• eduPerson An LDAP object class authored and promoted by the EDUCAUSE/Internet2 eduPerson Task Force to facilitate the development of inter-institutional applications. The eduPerson object class focuses on the attributes of individuals. Current documentation on the eduPerson object class is available at http://www.educause.edu/eduperson/.
  • Electronic Identifier A string of characters or structured data that may be used to reference an electronic identity. Examples include an email address, a user account name, a campus NetID, an employee or student ID, or a PKI certificate.
  • Enterprise Directory An enterprise directory is a core middleware architecture that may provide common authentication, authorization, and attribute services to electronic services offered by an institution.
  • Enterprise Directory Infrastructure The infrastructure required to support and maintain an enterprise directory. This may include multiple directory hardware components as well as the processes by which data flows into and out of the directory service.
  • Executive The Executive represents the participant organization regarding all decisions and delegations of authority for the responsibilities of InCommon Participants, including but not limited to payment of invoices, and assigning any person in the trusted Administrator role who submits Certificate Signing Requests, metadata, or Certificate Revocation Requests, and other administrative duties as described herein. The Executive is authorized as such in the InCommon participation agreement or by succession from the originally named Executive. The Executive role will typically be filled by a CIO, VP of IT, or other senior administrative officer responsible for the organization's information technology assets.
  • FERPA: The Family Educational Rights and Privacy Act of 1974, commonly known as FERPA, is a federal law governing the privacy of educational records. It grants specific rights to students and sets restrictions on how schools may handle educational records. FERPA requires that schools obtain written permission from students before releasing educational records. In certain well-defined circumstances, some information may be released without written permission from the student.
  • Federated Identity The management of identity information between members of a federation.
  • Federation A federation is an association of organizations that come together to exchange information as appropriate about their users and resources in order to enable collaborations and transactions.
  • Global ID A unique identifier that spans two or more systems.
  • Handle A reference assigned to a user for the purpose of retrieving attributes about the user. The handle is not in any way linked to the identity of the user.
  • Handle Service The Identity Provider component responsible for (indirectly) providing a handle to be used for making user attribute requests to an Identity Provider Attribute Authority.
  • Handle Service subject DN The distinguished name of the Handle Service.
  • Handle Service URL The Internet address of the Handle Service.
  • Higher Education Public Key Infrastructure (HEPKI) See entry for Public Key Infrastructure (PKI)
  • Identity Information that is true about a Subject.
  • Identity Assurance The degree of certainty that a digital identity is uniquely bound to an individual whose real world identity is reliably understood.
  • Identity Attributes Information elements relevant to a Subject.
  • Identity Credential An electronic identifier and corresponding personal secret associated with an electronic identity. An identity credential typically is issued to the person who is the subject of the information to enable that person to gain access to applications or other resources that need to control such access.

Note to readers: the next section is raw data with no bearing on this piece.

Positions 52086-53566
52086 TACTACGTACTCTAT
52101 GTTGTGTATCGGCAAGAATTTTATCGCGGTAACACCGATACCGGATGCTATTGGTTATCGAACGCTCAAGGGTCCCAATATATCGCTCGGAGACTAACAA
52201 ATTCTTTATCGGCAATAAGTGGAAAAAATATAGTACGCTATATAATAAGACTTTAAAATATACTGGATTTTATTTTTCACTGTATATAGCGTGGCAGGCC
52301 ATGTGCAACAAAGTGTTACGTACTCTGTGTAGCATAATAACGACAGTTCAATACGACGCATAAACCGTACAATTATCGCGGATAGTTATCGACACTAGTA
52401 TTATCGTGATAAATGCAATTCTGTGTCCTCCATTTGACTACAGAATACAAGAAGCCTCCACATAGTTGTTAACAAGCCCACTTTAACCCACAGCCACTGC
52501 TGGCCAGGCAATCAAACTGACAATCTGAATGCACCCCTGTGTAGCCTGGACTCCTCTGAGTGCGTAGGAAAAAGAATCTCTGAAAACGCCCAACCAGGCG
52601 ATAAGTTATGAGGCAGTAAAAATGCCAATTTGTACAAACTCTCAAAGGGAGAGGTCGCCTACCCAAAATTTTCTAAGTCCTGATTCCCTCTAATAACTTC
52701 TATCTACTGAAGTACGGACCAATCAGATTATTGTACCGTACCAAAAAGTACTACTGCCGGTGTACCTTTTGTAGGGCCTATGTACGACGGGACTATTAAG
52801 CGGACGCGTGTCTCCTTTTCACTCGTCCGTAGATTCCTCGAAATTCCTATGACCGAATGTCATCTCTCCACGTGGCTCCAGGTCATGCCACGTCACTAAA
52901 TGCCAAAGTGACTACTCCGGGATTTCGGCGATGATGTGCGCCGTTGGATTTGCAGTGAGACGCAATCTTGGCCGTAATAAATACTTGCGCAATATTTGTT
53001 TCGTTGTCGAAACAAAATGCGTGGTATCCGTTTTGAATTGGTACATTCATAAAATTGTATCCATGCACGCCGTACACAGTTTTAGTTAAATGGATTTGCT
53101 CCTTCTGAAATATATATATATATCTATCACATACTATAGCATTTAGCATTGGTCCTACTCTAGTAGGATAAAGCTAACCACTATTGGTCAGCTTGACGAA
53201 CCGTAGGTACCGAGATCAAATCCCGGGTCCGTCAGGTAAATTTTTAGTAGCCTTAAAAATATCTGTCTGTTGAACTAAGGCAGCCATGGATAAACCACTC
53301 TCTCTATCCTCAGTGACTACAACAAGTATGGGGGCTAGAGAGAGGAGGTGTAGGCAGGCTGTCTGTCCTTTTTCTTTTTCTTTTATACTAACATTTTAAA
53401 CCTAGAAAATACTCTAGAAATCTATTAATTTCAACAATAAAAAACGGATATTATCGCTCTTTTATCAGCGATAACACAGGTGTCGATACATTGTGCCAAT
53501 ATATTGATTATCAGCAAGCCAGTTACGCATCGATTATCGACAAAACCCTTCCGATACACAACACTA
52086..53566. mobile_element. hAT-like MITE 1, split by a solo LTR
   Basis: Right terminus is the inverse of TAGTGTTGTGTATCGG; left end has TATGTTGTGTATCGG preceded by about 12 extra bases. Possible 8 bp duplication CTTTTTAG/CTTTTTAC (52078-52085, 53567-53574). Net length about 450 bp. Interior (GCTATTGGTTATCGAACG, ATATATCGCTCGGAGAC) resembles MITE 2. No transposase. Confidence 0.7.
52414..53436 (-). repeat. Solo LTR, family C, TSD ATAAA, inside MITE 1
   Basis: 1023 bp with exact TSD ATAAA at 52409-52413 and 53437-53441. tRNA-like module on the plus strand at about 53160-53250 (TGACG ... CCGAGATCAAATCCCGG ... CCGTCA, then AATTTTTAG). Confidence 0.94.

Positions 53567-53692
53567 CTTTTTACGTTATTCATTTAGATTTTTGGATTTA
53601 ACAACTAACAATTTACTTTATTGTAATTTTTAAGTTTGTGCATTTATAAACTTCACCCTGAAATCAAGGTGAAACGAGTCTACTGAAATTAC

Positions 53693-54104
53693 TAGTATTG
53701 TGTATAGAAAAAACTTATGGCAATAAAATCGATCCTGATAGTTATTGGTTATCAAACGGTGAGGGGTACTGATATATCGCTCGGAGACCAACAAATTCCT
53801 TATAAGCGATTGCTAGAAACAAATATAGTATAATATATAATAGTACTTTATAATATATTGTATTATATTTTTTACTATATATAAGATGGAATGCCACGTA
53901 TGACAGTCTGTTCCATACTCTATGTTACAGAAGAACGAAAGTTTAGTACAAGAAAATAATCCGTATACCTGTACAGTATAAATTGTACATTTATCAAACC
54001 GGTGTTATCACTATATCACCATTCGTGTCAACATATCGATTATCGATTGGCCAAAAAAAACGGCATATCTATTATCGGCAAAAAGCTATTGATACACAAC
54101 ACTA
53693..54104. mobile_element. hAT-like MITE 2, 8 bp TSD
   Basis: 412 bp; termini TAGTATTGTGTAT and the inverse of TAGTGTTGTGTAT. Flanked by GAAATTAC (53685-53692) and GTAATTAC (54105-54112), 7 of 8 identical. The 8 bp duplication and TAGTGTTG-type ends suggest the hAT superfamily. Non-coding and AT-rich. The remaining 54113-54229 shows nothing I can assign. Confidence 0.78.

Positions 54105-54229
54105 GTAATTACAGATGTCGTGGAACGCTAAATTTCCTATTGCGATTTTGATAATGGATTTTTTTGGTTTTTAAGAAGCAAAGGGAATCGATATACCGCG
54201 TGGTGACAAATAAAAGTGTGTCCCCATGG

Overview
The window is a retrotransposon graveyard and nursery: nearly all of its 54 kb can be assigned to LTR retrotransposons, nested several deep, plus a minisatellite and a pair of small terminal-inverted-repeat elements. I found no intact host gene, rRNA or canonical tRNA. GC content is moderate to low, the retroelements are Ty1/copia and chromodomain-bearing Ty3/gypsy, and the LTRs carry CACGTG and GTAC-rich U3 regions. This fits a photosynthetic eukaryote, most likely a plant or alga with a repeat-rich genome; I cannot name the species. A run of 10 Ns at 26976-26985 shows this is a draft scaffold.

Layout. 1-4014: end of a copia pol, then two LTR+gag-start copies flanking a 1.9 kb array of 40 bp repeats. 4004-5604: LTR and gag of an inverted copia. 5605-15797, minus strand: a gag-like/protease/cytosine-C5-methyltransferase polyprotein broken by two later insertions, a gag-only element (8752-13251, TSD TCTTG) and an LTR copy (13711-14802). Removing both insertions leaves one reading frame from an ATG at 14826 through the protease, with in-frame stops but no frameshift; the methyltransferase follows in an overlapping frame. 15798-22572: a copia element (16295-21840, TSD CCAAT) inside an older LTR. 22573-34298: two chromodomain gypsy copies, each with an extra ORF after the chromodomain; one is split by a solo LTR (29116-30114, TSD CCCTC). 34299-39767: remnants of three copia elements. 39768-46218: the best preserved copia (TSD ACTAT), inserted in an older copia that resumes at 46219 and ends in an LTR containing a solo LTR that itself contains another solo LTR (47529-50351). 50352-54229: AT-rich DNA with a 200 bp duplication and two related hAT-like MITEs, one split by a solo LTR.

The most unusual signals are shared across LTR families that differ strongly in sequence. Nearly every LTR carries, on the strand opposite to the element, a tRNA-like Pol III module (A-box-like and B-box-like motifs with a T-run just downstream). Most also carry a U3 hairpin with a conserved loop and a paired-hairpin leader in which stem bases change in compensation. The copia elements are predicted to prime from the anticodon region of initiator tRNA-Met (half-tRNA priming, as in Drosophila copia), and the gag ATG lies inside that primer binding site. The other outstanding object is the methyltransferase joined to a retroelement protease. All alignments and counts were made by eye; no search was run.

• Identity Database A structured collection of information pertaining to a given individual. Sometimes referred to as an "enterprise directory." Typically includes name, address, email address, affiliation, and electronic identifier(s). Many technologies can be used to create an identity database or set of linked relational databases.
  • Identity Management System A set of standards, procedures and technologies that provide electronic credentials to individuals and maintain authoritative information about the holders of those credentials.
  • Identity Proofing The process used to establish the identity of an individual to whom the credential was issued.
  • Identity Provider (IdP) The originating location for a user. Previously called the Origin Site in the Shibboleth software implementation. For InCommon, an IdP is a campus or other organization that manages and operates an identity management system and offers information about members of its community to other InCommon participants.
  • Identity Provisioning The process of creating user accounts and enabling access to all needed applications.
  • IdMS Database A database of IdMS Subjects.
  • IdMS Operations The technical environment supporting the IdMS.
  • IdMS Operator The organization operating an IdP is an IdP Operator.
  • InCommon CA Root Profile The description of attributes and the data required to authenticate under the InCommon Certificate Authority (CA).
  • InCommon Federation InCommon is a formal federation of organizations focused on creating a common framework for trust in support of research and education. The primary purpose of the InCommon federation is to facilitate collaboration through the sharing of protected network-accessible resources by means of an agreed-upon common trust fabric. InCommon participation is separate from membership in Internet2.
  • InQueue InQueue is a federation of organizations who are interested in using the Shibboleth technology and exploring how federations work prior to joining a production federation such as InCommon. Participation in InQueue is open to any technically qualifying organization.
  • Issuer The CA that issues a certificate.
  • Kerberos is a secure method for authenticating a request for a service in a computer network. Kerberos was developed in the Athena Project at the Massachusetts Institute of Technology (MIT). The name is taken from Greek mythology; Kerberos was a three-headed dog who guarded the gates of Hades. Kerberos lets a user request an encrypted "ticket" from an authentication process that can then be used to request a particular service from a server. The user's password does not have to pass through the network. A version of Kerberos (client and server) can be downloaded from MIT or you can buy a commercial version.